@ Traverse Theatre, Edinburgh, until Sat 28 Mar 2015 (part of A Play, A Pie and A Pint season)

Unorthodox behaviour and the contradictions of everyday life are at the forefront of Martin McCormick‘s one act play The Day the Pope Emptied Croy. This is evident when Barr (excellently conveyed by the vibrant and animated Keiran Gallacher) enters a church in Croy, sniffing, sucking, and wheezing away on a makeshift bag of glue, and is further supplemented by his incongruous friendship with Ranald, a punk rocker, played by Nathan Byrne.

Set in the early 1980s, the play touches on subjects such as homophobia, family loyalty, and religious naivety. The two boys are ostensibly there to steal a chalice, then abscond to Newcastle together. This sacrilegious plan seems easily achievable, because the Pope is in town, and the house of God is bereft of its normal congregation. However, what they discover behind the curtains is something rather bizarre – a gay Jesus lookalike, symbolically hanging from the cross, in some allegorical statement of intent.

The writer makes excellent use of the aforementioned satirical opportunity, littering the script with absurdist humour, almost always delivered with great composure, perfect comic timing, and innate self-assurance.

The set, although simple, effectively resembles the aisle of a church, and the two main characters weave in and out of each other, justifying the erratic effect the glue sniffing has had on their approach to normal decorum.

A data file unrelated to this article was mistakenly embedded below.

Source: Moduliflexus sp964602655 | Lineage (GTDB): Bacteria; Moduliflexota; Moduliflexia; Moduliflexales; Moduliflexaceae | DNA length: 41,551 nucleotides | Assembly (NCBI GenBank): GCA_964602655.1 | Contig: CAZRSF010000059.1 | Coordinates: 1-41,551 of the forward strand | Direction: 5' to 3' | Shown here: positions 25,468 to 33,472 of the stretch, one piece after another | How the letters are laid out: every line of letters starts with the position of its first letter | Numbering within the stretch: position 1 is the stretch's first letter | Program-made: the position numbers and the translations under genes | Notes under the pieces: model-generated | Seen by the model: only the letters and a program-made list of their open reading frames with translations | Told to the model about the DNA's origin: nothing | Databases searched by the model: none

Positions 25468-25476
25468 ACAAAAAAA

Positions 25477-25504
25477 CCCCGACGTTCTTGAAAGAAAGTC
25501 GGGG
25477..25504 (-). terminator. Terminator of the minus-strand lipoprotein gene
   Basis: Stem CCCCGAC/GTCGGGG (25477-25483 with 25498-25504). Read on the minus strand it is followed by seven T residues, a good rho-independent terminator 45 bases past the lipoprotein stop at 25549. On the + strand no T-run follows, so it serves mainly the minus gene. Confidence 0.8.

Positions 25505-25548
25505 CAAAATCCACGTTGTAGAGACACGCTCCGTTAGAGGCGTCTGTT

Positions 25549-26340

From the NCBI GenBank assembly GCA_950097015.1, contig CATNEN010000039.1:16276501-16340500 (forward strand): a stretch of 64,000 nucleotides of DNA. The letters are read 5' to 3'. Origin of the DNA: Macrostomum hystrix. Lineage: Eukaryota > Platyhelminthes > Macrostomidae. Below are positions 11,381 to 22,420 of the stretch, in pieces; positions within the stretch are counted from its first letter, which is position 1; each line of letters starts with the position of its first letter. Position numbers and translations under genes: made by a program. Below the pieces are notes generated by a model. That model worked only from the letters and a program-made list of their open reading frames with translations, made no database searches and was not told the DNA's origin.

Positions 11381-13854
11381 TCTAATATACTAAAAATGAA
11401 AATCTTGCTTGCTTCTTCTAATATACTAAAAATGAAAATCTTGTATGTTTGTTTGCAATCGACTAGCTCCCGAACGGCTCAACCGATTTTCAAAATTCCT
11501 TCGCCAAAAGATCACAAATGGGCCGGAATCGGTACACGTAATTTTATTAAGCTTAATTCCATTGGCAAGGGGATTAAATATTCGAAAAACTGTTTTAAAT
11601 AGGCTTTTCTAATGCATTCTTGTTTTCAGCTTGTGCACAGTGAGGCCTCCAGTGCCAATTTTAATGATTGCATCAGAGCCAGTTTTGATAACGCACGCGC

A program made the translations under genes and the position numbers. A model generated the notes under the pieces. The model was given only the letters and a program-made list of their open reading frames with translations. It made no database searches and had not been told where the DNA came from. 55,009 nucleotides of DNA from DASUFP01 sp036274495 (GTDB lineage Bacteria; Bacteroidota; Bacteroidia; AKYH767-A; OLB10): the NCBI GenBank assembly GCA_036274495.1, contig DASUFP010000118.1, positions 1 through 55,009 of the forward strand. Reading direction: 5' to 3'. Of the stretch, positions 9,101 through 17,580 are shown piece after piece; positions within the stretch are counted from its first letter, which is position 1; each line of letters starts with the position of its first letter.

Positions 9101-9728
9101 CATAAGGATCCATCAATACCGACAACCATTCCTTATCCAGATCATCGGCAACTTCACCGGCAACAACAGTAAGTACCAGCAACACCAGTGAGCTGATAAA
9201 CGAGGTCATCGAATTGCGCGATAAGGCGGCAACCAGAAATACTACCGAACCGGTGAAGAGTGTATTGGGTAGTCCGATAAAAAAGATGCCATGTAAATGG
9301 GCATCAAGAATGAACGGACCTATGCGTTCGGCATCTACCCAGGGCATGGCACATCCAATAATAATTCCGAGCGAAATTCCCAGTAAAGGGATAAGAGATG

The initial offstage noise of the apparent intruder, which is loud and inappropriate, seems to negate the trepidation the two runaways are supposed to be portraying. Having said that, the way they juxtapose pathos and comical nuance is, at times, very refreshing.

The glue sniffing is overdone, and becomes annoying, and the stand-off towards the end is more pantomimed than realistic, failing to deliver the desired effect.

The script is refined and polished, and McCormick’s taut approach to editing helps to excellently round off the narrative, leaving Barr to choose between conscience and loyalty, integrity and conformity. Sadly for Barr, he chooses to stray away from his conscience, and delivers a fatal blow, physically and emotionally.

The Day The Pope Emptied Croy is an elegant, but at times frustrating, three-hander that further justifies the growing popularity of the Play, a Pie, A Pint productions.